Paul A. Samuelson

Banquet speech

Paul A. Samuelson’s speech at the Nobel Banquet in Stockholm, December 10, 1970

Your Majesty, Your Royal Highnesses, Ladies and Gentlemen,

The dream of any scholar has for me come true by virtue of this award. The Nobel Prizes are justly famous in the hard sciences, in literature, and for peace. Imagine then how my subject of economics – the oldest of the arts, the newest of the sciences – has been honored by the happy birthday thought of the Bank of Sweden to fund an Alfred Nobel Memorial Awards in Economics. Thanks too, on behalf of my profession must go for, if I may put it so, the tolerance of the Nobel Foundation to let our subject tag along in your festivities.

Last year’s award in economics set an initial precedent hard, perhaps impossible, to be maintained. According to the stern law of diminishing returns, that is always to be expected. In the jargon of American vaudeville, Professors Frisch and Tinbergen are a “hard act to follow.” But then all my life I have been following such great scholars and policy advisors as these.

Now I must depart from my polished text of thanks. We have all just heard Professor Tiselius say that he did not know how to give advice on how to get a Nobel Prize. I can tell you how. It is very easy.

The first thing you must do is to have great teachers. For the sake of the economists present here, let me do some name-dropping concerning my own good fortune in this regard. If you have had Jacob Viner and Frank Knight and Paul Douglas as teachers, and then went on to be blessed by having Joseph Schumpeter, Wassily Leontief, Gottfried Haberler, and Alvin Hansen – then you have met one necessary condition for the problem.

Second, you must also have been blessed with great colleagues, collaborators, and fellow students. If you have had the chance to work with people like Lloyd Metzler, Robert Solow, and James Tobin, you have met a second necessary condition – but still not sufficient conditions.

Thirdly, you must have great students. I could keep you too long mentioning MIT names, but let me merely sample the beginning, middle and the end of the alphabet with the names of Lawrence Klein, Robert Mundell, and Joseph Stiglitz. Still, we are only three-fifths of the way.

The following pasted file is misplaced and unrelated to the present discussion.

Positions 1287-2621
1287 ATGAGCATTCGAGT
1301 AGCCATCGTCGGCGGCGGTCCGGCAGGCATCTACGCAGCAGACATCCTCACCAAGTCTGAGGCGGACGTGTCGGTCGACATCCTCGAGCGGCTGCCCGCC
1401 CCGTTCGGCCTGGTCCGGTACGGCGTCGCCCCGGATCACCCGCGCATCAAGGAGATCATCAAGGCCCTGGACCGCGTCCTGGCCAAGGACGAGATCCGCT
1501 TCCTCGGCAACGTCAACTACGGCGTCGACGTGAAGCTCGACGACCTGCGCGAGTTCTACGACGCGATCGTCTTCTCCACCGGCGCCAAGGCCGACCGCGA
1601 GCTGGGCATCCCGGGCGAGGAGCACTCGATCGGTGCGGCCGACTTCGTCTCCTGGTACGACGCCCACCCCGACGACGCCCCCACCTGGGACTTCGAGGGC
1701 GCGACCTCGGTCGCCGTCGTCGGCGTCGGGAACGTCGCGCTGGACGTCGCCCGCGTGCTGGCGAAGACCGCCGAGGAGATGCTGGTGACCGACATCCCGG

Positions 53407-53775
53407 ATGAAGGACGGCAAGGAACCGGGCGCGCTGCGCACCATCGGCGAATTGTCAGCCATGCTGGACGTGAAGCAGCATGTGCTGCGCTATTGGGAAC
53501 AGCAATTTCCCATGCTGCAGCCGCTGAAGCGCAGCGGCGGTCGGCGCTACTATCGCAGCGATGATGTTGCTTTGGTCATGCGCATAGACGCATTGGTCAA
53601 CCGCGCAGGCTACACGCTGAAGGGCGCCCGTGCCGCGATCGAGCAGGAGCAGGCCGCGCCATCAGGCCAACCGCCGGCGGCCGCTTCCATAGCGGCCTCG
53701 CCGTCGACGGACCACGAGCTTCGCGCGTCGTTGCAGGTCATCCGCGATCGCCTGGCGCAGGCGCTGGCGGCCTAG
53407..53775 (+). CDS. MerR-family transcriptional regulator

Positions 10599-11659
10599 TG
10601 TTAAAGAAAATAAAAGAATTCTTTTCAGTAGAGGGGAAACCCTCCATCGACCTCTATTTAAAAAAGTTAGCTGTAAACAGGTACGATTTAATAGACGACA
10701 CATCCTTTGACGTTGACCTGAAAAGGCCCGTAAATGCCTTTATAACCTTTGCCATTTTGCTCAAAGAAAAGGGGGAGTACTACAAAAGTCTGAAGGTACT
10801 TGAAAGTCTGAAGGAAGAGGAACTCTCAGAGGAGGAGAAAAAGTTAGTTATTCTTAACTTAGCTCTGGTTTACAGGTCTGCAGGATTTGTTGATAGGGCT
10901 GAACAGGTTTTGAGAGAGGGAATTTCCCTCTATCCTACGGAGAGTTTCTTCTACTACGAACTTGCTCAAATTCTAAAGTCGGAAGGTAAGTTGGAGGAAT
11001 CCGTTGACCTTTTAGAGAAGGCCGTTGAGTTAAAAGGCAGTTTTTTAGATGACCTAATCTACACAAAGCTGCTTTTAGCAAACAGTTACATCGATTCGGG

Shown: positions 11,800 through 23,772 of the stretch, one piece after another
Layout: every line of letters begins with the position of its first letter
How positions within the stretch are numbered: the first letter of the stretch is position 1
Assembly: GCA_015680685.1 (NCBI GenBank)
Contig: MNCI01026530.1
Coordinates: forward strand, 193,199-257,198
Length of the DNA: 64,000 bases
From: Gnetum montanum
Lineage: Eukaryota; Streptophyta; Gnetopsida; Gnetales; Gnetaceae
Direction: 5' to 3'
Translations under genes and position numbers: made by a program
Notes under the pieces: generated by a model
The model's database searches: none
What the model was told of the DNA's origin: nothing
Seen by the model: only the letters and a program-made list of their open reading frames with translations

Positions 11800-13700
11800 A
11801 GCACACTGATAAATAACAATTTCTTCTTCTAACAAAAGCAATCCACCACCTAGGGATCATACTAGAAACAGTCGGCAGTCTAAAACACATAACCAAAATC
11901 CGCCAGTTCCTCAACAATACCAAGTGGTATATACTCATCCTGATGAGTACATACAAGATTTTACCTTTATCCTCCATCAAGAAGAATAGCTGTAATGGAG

A fourth necessary condition, and an important one from a scholarly point of view, you must read the works of the great masters. In these halls I can be forgiven for mentioning the names of Bertil Ohlin, Gunnar Myrdal, Erik Lundberg and Ingvar Svennilson – and, of course, Gustav Cassel, Erik Lindahl and the great Knut Wicksell.

Four out of the five necessary conditions for scholarly success have now been enumerated. Lest I delay your dancing, let me hasten to name the final necessary condition that serves to complete the sufficient conditions for a complete solution. The final element is, of course, luck.

In closing let me acknowledge that I realize, that in honoring me, the Committee of the Royal Academy of Sciences is in fact saying a good word for all of those of my generation who have been laboring in the same vineyard.

Paul A. Samuelson’s speech to the students at the Nobel Banquet in Stockholm, December 10, 1970

Your Majesty, Your Royal Highnesses, Students of Stockholm,

I stand here tonight to respond to your nice words as a consequence of the normal working out of the democratic process: because I am allergic to committees or am too much the absent-minded professor, the other Laureates met to select a speaker without me. Naturally, then, they nominated me for this task. Still, I hope you will not freeze into custom the habit of having the economist make your speeches even if, alas, therein may lie his comparative advantage. I say alas because there is only one law in the science of talk, that of Gresham’s law whereby bad talk drives out good.

On behalf of my colleagues, we say thanks to you students for joining in these festivities. You are the posterity we work for. I can assure you that we are bestowing on you the most glorious gift of all – plenty of difficult problems still unsolved.

Perhaps I may in concluding be permitted to interrupt the gaiety of these ceremonials with one note of regret. I speak to you from the mind. If Alexander Solzhenitsyn had been here to speak from the heart, from his heart, all of us would be the better for it, you and me, all mankind and I dare to think every country under the sun without a single exception. His spirit hovers over our celebration here tonight. Thank you.

From Les Prix Nobel en 1970, Editor Wilhelm Odelberg, [Nobel Foundation], Stockholm, 1971

Copyright © The Nobel Foundation 1970

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